Can a partial hip replacement dislocate?

It is certainly possible for a partial hip replacement to dislocate if the hip dislocation precautions are not followed. Most partial hip replacements are done using a posterior approach and posterior hip dislocation precautions do need to be followed after partial hip replacement, also known as hemiarthroplasty.

Can a native hip be dislocated?

Yes, a native hip also can be dislocated, although it is extremely hard to dislocate a native hip joint, which means a joint that has not been replaced. It is caused most commonly by motor vehicle accidents.

What are the things that a patient should and should not be doing after a hip replacement surgery to avoid the hip getting dislocated?

Most surgeons and physical therapists follow something called the 90-degrees rule, which means that the hip should not be bent beyond 90 degrees. You shouldn’t be squatting after hip replacement surgery. Remember that the hip dislocation precautions are not something which have to be observed for life, but only for four to six weeks after the surgery.

I feel it is more important to keep the knees separated after hip replacement surgery to decrease the hip getting dislocated. It is okay to cross your ankles, but the knees should be separated after the surgery for a few weeks while the soft tissues heal. Physical therapists after hip replacement surgery will reinforce this, although the surgeon also will talk to the patient before and after the surgery and reinforce these precautions. Sleeping with a pillow in between the legs ensures that the knees are separated.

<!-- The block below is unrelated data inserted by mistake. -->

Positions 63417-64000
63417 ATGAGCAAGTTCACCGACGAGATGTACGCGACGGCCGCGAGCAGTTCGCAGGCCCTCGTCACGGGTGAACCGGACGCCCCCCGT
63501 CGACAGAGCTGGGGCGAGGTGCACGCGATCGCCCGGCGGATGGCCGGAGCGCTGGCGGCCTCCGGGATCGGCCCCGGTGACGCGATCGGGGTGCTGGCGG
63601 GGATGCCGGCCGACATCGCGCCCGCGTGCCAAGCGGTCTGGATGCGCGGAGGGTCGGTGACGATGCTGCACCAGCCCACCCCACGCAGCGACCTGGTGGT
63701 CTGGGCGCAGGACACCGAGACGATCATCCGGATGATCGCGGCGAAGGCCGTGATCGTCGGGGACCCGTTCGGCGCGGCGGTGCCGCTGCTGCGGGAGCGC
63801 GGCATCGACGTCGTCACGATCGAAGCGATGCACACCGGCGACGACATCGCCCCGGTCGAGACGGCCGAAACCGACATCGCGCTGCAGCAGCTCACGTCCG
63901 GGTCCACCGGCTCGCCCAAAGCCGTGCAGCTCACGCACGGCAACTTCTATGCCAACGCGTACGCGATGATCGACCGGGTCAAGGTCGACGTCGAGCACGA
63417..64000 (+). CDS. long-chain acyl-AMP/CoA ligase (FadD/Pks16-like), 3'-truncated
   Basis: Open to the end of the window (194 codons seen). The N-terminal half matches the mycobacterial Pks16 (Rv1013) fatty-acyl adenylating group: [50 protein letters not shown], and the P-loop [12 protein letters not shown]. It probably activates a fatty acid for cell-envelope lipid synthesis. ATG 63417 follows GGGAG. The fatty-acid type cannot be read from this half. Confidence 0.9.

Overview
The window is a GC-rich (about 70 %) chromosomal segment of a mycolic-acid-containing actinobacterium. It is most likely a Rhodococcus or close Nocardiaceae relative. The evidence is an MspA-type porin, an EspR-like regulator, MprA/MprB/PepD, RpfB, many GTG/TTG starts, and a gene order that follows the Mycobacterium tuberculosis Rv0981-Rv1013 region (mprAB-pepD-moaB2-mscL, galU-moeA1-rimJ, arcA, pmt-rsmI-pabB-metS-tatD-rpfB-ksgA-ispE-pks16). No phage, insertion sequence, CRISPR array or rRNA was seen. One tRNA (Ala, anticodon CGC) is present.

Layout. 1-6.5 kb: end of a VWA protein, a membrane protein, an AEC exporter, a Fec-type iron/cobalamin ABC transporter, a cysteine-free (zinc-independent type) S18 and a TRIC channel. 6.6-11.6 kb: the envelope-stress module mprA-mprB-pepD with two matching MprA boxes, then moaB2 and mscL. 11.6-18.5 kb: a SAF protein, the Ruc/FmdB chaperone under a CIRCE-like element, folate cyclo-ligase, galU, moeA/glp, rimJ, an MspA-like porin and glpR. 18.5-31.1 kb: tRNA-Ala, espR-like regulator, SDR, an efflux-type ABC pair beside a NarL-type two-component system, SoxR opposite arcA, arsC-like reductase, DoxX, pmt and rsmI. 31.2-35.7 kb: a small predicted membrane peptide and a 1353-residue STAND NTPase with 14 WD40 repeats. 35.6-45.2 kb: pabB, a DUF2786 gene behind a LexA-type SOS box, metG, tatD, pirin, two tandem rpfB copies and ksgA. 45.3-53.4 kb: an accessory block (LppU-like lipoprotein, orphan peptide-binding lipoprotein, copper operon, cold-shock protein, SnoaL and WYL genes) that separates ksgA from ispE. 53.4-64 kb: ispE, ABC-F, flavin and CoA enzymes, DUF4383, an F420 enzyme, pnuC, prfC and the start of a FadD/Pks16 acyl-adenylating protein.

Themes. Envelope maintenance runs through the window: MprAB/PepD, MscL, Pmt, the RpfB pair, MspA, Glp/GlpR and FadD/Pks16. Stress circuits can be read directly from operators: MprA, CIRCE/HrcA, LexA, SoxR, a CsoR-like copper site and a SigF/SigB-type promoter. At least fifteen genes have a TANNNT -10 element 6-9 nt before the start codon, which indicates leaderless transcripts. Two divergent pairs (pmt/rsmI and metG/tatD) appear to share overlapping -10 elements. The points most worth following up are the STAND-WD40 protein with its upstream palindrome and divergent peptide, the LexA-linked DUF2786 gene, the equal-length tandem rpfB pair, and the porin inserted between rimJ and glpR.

The hip can be accidentally bent when picking up things, so patients are given a grasper and told to wear socks after the surgery. The patients are advised not to turn their legs inwards. They are told not to cross their legs. They are told not to turn their body with their legs fixed. However, these are difficult to follow. One thing I tell patients is keep the knees separated and don’t bend beyond 90 degrees. I keep it easy and simple and if the patients remember only this they will be following proper hip dislocation precautions.